Onward they pass, o'er many a panting height,
And valley sunk, and unfrequented: where
At fall of eve the fairy people throng,
In various game, and revelry, to pass
The summer-night, as village-stories tell.
But far about they wander from the grave
Of him, whom his ungentle fortune urg'd
Against his own sad breast to lift the hand
Of impious violence. The lonely tower
Is also shun'd, whose mournful chambers hold,
So night struck Fancy dreams, the yelling ghost.
Among the crooked lanes, on every hedge,
The glow-worm lights his gem; and, thro' the dark,
A moving radiance twinkles. Evening yields
The world to Night; not in her winter robe
Of massy Stygian woof, but loose array'd
In mantle dun. A faint erroneous ray,
Glanc'd from the imperfect surfaces of things,
Flings half an image on the straining eye;
While waving woods, and villages, and streams,

And rocks, and mountain-tops, that long retain'd
The ascending gleam, are all one swimming scene,
Uncertain, if beheld. Sudden to heaven
Thence weary vision turns; where, leading soft
The silent hours of love, with purest ray
Sweet Venus shines; and from her genial rise,
When day-light sickens till it springs afresh,
Unrivall'd reigns, the fairest lamp of night.

As thus the effulgence tremulous I drink,
With cherish'd gaze, the lambent lightnings shoot
Across the sky; or horizontal dart

In wondrous shapes; by fearful murmuring crowds
Portentous deem'd. Amid the radiant orbs,
That more than deck, that animate the sky,
The life-infusing suns of other worlds;
Lo! from the dread immensity of space
Returning, with accelerated course,

The rushing comet to the sun descends;
And as he sinks below the shading earth,
With awful train projected o'er the heavens,
The guilty nations tremble. But, above
Those superstitious horrors that enslave
The fond sequacious herd, to mystic faith
And blind amazement prone, the enlightened few,
Whose god-like minds philosophy exalts,
The glorious stranger hail. They feel a joy
Divinely great; they in their powers exult,

That wondrous force of thought, which mounting spurns
This dusky spot, and measures all the sky;
While, from his far excursion thro' the wilds
Of barren ether, faithful to his time,
They see the blazing wonder rise anew,
In seeming terror clad, but kindly bent
To work the will of all-sustaining Love:
From his huge vapoury train perhaps to shake
Reviving moisture on the numerous orbs,
Thro' which his long ellipsis winds; perhaps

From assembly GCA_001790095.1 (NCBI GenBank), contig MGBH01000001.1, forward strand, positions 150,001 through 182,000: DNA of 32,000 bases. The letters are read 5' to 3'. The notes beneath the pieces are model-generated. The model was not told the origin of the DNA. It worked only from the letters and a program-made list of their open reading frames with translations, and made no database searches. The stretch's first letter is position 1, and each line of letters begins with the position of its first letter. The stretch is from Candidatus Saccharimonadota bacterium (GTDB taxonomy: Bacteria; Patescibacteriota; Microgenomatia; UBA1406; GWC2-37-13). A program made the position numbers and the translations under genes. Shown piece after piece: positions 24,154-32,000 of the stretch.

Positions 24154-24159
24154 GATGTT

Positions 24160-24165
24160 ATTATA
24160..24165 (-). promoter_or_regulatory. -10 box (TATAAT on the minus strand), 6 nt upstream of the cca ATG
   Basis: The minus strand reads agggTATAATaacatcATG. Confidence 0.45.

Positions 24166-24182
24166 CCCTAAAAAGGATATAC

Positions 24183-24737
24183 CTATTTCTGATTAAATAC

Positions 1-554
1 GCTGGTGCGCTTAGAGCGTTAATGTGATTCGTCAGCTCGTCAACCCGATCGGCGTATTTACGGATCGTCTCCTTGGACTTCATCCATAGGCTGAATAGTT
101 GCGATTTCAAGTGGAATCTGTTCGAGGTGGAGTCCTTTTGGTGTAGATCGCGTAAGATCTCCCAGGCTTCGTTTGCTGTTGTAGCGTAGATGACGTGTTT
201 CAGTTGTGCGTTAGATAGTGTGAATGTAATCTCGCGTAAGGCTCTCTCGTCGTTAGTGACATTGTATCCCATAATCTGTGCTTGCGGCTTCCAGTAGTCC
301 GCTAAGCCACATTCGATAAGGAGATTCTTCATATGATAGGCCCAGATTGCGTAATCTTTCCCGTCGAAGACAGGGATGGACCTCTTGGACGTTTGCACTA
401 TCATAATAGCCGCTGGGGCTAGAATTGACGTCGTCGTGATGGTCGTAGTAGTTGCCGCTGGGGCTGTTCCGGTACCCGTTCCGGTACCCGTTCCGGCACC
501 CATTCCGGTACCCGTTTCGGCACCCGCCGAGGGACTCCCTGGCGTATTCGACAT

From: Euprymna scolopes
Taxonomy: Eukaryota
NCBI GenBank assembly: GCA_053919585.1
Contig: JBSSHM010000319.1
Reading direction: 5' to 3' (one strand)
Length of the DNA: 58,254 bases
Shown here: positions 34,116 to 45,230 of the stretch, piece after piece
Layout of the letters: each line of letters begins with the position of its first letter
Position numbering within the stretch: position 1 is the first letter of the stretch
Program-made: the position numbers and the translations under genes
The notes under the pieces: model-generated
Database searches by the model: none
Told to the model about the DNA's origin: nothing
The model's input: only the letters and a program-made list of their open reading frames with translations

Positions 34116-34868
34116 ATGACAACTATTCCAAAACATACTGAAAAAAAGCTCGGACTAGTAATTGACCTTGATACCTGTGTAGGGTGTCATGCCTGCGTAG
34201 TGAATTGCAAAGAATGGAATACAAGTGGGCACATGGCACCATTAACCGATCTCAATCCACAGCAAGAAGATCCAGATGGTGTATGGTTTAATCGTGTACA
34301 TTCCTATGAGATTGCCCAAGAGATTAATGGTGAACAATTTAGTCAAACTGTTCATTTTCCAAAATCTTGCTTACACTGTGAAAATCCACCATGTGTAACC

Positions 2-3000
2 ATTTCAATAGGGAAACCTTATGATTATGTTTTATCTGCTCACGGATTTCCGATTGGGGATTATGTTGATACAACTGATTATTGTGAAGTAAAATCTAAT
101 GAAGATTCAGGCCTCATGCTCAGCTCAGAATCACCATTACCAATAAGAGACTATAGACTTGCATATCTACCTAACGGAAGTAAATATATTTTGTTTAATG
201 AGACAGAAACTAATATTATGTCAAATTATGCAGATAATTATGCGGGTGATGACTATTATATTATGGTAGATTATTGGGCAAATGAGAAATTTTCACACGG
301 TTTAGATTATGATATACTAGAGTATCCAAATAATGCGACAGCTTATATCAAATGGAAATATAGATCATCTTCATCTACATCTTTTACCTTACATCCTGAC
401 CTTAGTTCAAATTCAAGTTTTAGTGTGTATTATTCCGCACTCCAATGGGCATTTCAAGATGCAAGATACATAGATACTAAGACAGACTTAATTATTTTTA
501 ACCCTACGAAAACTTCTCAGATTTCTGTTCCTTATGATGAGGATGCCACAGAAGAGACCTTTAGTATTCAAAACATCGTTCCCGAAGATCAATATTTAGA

To lend new fuel to declining suns,

To light up worlds, and feed the eternal fire.

With thee, serene Philosophy, with thee,
And thy bright garland, let me crown my song!
Effusive source of evidence, and truth!

A lustre shedding o'er the ennobled mind,
Stronger than summer noon; and pure as that,
Whose mild vibrations soothe the parted soul,
New to the dawning of celestial day.

Hence thro' her nourish'd powers, enlarg'd by thee,
She springs aloft, with elevated pride,

Above the tangling mass of low desires,

That bind the fluttering crowd; and, angel-wing'd,
The heights of science and of virtue gains,
Where all is calm and clear: with Nature round,
Or in the starry regions, or the abyss,

To Reason's and to Fancy's eye display'd:
The First up-tracing, from the dreary void,
The chain of causes and effects to Him,
The world-producing Essence, who alone
Possesses being; while the Last receives
The whole magnificence of heaven and earth,
And every beauty delicate or bold,
Obvious or more remote, with livelier sense,
Diffusive painted on the rapid mind.

Tutor'd by thee, hence Poetry exalts
Her voice to ages; and informs the page
With music, image, sentiment, and thought,
Never to die! the treasure of mankind!
Their highest honour, and their truest joy!

Without thee, what were unenlightened Man?
A savage roaming thro' the woods and wilds,
In quest of prey; and with the unfashioned fur
Rough clad; devoid of every finer art,
And elegance of life. Nor happiness
Domestic, mix'd of tenderness and care,
Nor moral excellence, nor social bliss,
Nor guardian law were his; nor various skill
To turn the furrow, or to guide the tool
Mechanic; nor the heaven-conducted prow
Of navigation bold, that fearless braves
The burning line, or dares the wint'ry pole;